Photo: The Battle of Gaugamela, also called the Battle of Arbela, was the decisive battle of Alexander the Great's invasion of the Persian Achaemenid Empire. In 331 BC Alexander's army of the Hellenic League met the Persian army of Darius III near Gaugamela, close to the modern city of Dohuk in Iraqi Kurdistan. Here: The Battle of Gaugamela, Jan Brueghel the Elder, 1602. This glorious painting is rich in imagination, as the actual site is flat, in the Nineveh Plain,
Photo: Hannibal's crossing of the Alps in 218 BC was one of the major events of the Second Punic War, and one of the most celebrated achievements of any military force in ancient warfare. Here: War elephants depicted in Hannibal Barca crossing the Rhône, by Henri Motte, 1878
Photo: Caesar pauses before crossing the Rubicon.
n Masters of Command, Barry Strauss compares the way the three greatest generals of the ancient world—Alexander, Hannibal, and Caesar—waged war and draws lessons from their experiences that apply on and off the battlefield.
Alexander, Hannibal, Caesar—each was a master of war. Each had to look beyond the battlefield to decide whom to fight, when, and why; to know what victory was and when to end the war; to determine how to bring stability to the lands he conquered. Each general had to be a battlefield tactician and more: a statesman, a strategist, a leader.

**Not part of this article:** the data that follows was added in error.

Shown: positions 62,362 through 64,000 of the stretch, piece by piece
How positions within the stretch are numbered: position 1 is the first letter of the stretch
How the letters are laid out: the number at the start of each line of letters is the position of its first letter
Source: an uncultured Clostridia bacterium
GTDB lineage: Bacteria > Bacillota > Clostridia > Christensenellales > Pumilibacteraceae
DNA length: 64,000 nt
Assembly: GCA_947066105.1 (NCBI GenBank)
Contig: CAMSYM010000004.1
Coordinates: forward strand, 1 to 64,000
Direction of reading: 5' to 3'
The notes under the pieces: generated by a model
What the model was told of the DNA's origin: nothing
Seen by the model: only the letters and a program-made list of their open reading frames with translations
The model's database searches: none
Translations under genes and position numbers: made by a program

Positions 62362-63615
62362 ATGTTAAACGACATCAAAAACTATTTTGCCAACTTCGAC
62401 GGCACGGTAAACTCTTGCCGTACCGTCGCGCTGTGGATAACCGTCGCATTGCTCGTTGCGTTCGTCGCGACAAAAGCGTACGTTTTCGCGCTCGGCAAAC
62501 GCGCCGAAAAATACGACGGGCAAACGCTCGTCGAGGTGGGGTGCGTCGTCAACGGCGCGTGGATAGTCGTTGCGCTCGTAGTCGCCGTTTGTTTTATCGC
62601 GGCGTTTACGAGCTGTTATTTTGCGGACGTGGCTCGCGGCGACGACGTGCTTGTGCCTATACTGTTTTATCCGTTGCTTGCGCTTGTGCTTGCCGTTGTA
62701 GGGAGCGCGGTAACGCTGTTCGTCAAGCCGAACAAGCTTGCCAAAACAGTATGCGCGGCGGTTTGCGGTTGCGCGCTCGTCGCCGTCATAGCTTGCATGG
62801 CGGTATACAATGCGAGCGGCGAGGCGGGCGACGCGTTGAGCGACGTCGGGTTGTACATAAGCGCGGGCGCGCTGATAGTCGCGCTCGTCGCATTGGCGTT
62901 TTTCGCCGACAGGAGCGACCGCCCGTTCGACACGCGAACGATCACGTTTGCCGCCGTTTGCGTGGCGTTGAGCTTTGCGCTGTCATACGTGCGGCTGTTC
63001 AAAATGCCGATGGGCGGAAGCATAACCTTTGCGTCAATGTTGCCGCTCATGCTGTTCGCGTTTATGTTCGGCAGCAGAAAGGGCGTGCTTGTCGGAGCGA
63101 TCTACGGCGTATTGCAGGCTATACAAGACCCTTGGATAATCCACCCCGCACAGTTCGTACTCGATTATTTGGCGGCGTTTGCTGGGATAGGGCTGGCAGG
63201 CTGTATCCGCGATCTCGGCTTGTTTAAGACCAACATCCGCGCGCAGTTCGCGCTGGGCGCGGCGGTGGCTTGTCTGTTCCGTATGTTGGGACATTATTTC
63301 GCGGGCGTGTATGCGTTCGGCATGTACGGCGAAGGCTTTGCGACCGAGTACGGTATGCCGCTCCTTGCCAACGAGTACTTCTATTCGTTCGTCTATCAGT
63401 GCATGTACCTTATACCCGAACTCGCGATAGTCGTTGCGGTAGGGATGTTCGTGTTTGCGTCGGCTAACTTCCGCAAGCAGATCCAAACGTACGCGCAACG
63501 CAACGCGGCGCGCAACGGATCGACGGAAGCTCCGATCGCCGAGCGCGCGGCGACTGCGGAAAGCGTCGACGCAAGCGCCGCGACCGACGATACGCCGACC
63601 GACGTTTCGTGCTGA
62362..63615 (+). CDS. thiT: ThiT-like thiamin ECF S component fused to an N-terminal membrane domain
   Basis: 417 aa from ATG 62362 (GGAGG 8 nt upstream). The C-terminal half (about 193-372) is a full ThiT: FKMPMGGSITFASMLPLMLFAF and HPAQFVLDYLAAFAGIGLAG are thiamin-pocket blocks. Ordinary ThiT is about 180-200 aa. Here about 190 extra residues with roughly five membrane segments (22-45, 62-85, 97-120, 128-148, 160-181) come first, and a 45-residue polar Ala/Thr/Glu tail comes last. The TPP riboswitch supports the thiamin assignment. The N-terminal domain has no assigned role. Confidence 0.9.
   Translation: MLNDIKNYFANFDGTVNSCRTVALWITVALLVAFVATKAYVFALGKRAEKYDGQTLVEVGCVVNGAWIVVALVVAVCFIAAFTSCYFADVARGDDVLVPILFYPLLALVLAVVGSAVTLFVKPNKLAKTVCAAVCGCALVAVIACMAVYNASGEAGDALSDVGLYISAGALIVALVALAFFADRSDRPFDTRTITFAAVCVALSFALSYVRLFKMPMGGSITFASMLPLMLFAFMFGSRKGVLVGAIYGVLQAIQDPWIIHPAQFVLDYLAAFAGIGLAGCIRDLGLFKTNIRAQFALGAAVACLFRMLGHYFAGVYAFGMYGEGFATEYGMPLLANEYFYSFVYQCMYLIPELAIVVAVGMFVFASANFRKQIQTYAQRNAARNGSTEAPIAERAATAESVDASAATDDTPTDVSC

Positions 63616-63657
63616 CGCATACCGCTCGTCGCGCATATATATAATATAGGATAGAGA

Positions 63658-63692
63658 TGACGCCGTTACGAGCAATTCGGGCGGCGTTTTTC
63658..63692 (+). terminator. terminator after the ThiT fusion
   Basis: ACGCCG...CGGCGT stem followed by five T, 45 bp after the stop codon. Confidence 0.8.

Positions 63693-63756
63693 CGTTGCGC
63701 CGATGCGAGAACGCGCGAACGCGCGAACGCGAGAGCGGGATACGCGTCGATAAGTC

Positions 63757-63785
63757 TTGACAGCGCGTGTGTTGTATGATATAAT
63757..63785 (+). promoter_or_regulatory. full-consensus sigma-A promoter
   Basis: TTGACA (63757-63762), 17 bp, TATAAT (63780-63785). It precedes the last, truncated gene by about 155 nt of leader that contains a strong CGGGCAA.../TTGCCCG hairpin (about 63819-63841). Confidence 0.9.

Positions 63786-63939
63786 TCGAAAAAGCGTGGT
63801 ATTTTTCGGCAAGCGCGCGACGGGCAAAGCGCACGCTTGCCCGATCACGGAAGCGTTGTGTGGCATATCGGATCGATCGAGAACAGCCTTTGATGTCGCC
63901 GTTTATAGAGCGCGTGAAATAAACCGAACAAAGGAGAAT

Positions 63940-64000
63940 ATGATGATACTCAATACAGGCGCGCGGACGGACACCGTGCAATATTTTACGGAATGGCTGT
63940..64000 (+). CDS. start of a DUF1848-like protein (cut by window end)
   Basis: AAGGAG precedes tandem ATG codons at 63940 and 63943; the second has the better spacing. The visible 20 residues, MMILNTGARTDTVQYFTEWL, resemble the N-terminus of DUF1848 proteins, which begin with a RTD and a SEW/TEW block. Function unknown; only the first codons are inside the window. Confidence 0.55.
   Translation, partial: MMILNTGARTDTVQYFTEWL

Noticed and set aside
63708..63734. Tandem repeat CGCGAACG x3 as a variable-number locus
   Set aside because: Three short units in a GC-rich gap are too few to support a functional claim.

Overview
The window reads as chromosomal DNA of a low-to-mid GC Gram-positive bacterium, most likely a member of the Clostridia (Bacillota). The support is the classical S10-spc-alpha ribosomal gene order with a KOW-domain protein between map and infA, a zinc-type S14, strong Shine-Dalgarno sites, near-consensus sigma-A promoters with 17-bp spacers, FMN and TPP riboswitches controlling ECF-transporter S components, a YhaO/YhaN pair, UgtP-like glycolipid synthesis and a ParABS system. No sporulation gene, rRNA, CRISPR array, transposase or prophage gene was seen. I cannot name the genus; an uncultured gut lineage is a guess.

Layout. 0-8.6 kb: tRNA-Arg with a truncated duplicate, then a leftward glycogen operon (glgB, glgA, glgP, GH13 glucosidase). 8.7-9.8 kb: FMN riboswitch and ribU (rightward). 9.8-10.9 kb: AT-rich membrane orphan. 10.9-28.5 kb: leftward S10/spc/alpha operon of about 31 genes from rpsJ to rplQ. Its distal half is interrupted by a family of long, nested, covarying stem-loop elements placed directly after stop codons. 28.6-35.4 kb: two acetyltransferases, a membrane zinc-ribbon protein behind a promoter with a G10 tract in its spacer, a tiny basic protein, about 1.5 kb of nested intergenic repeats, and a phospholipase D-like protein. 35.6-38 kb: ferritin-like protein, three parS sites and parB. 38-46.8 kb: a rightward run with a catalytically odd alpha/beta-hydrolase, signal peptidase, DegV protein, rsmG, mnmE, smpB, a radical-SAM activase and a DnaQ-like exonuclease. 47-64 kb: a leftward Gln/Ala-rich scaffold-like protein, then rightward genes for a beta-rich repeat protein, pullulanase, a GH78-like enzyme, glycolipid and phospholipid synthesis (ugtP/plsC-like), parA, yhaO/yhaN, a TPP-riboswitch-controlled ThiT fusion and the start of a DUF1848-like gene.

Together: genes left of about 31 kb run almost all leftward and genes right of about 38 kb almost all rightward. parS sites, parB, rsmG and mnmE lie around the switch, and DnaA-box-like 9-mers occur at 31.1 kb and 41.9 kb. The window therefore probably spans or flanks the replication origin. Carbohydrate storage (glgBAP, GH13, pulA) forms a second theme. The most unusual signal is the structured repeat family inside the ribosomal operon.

Tactics change, weapons change, but war itself remains much the same throughout the centuries, and a great warrior must know how to define success. Understanding where each of these three great (but flawed) commanders succeeded and failed can serve anyone who wants to think strategically or has to demonstrate leadership. In Masters of Command, Barry Strauss explains the qualities these great generals shared, the keys to their success, from ambition and judgment to leadership itself.
The result of years of research, Masters of Command is based on surviving written documents and archeological evidence as well as the author’s travels in Italy, France, Greece, Turkey, and Tunisia in the footsteps of Alexander, Hannibal, and Caesar.